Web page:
A Pigovian tax (which might be called a "negative externality tax") is one mechanism for ensuring that market behavior more closely matches a social optimum by making producers see some of the cost their actions impose on others.
There are cases where a good produces effects (e.g. pollution) that others end up having to pay to clean up; in such a case, the markets might clear, but produce a net negative; the benefits to the buyers and sellers are far less than the costs to those third parties. The same logic applies to underproduced goods whose creators do not capture the full positive externality the good throws off, in which case the corresponding corrective action would be called a Pigovian subsidy.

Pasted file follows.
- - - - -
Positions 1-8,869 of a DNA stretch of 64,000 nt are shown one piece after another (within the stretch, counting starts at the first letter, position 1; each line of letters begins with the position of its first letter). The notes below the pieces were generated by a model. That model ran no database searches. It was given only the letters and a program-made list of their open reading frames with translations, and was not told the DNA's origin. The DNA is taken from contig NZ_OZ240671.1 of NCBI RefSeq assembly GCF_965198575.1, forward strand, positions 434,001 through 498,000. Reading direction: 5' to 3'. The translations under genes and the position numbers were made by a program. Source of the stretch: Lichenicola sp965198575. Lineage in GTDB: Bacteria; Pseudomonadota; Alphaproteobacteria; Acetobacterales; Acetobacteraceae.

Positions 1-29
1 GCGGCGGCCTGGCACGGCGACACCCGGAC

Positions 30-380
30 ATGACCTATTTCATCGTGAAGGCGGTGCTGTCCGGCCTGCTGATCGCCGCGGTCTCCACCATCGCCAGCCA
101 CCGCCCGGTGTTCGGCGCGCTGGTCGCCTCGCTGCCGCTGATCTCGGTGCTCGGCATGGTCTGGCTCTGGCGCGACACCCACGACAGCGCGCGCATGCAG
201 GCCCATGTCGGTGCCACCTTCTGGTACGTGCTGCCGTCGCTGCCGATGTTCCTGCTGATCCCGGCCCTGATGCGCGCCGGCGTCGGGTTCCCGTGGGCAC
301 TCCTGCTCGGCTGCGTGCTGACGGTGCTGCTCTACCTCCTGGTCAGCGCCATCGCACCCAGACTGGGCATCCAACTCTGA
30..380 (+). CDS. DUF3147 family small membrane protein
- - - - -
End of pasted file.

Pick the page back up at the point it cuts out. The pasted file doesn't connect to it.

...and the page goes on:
One can extend the supply/demand model to include preferences of third parties on transactions, rather than simply adding up the preferences of the primary parties. (For example, someone might be willing to pay a certain amount to stop a good's production but for game-theoretical concerns about rewarding extortion.) This inclusion would result in a social demand curve and a social supply curve that factors in the costs and benefits to the third parties.
The Pigovian tax/subsidy is then ideally placed so that producers see an extra cost that makes their supply curve align with the social one.